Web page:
- The foreign exchange reserves dipped to $7.31 billion (Sh758.05 billion) from $7.37 billion (Sh764.27 billion) a week earlier, the CBK said in an update on Wednesday.
The country’s dollar stock fell by $62 million (Sh6.43 billion) in the week ended last Thursday, underlining the battle by the Central Bank of Kenya to keep the shilling stable amid intensified buying by companies.
The foreign exchange reserves dipped to $7.31 billion (Sh758.05 billion) from $7.37 billion (Sh764.27 billion) a week earlier, the CBK said in an update on Wednesday.
The reserves have steadily dipped by a cumulative $234 million (Sh24.27 billion) in five weeks from September 14 and are now at a new low since the week ended March 16.
The CBK said in this week’s bulletin that renewed demand for the dollar by the corporates has put fresh pressure on the shilling.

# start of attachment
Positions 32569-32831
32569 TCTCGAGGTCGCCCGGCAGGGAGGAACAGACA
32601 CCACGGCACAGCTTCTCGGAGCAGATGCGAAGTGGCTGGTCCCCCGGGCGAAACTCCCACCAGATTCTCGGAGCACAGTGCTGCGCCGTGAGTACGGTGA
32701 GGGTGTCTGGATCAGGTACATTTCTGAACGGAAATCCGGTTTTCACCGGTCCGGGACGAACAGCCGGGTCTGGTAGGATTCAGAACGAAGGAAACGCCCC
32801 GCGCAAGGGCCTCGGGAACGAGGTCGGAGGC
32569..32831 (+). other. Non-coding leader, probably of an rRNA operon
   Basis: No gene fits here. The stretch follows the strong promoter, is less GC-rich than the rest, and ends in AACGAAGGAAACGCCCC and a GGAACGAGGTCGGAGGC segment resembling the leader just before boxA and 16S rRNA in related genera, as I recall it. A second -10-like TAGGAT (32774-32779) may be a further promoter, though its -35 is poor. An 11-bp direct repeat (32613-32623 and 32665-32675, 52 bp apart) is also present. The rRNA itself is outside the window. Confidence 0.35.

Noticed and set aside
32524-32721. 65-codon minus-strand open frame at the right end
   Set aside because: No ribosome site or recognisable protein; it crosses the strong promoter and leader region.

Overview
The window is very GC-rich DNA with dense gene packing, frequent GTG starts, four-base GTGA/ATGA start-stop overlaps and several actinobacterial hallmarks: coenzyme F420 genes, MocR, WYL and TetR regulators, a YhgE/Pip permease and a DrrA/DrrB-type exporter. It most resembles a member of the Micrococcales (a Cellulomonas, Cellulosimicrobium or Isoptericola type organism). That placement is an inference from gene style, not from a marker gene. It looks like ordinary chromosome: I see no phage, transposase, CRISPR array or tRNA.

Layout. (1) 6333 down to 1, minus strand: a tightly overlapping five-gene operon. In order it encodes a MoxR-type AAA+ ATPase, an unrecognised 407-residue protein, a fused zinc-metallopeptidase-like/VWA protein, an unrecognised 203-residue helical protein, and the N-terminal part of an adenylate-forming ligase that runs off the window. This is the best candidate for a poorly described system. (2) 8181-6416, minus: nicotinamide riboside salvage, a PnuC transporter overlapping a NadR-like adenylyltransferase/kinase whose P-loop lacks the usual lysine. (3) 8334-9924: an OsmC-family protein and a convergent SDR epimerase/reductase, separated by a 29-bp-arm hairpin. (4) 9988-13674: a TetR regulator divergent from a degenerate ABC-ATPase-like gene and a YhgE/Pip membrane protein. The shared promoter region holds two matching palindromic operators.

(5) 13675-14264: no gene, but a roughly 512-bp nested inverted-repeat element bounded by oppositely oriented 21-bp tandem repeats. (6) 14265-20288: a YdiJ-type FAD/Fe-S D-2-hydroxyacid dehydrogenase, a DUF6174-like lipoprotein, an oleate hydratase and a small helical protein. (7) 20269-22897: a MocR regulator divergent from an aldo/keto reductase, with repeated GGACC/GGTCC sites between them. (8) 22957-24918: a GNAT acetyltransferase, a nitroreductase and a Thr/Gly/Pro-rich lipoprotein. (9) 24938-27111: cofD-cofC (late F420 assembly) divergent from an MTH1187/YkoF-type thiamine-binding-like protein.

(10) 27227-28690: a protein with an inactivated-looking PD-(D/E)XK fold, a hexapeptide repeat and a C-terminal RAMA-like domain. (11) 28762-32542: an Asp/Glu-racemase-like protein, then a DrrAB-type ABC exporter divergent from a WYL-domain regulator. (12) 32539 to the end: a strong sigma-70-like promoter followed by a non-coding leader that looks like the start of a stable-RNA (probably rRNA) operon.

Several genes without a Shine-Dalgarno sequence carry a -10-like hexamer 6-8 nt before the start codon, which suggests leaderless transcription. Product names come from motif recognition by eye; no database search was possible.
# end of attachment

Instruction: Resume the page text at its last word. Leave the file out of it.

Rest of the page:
“The performance of the Kenya shilling reflected increased corporate demand for foreign exchange during the review period,” CBK chief dealer said of last week’s slight weakening of the Kenyan unit against major international currencies.
Companies have been stock-piling the greenback due to elevated political uncertainty.
Increased demand for the dollar raises its value, meaning traders have to part with more shillings to make a buy.
The CBK usually sells the accumulated dollars to iron out adverse volatility on the shilling besides selling them to importers.
The pressure on the shilling has increased this week pushing it closer to Sh104 exchange rate.
Analysts see persistent pressure on the shilling until a return to relative certainty in the political landscape, which slows down dollar inflows from new investments that build reserves.
“The proviso is that we can get a clean guillotine on the 26th, (today) otherwise we are at risk of asymmetric downside moves,” CEO of Rich Management, an investment advisory, Aly-Khan Satchu, said.
The reserves were at historic highs in late April through early May, hitting a record $8.31billion (Sh861.75 billion) in the week ended April 27, largely driven by increased foreign loan inflows.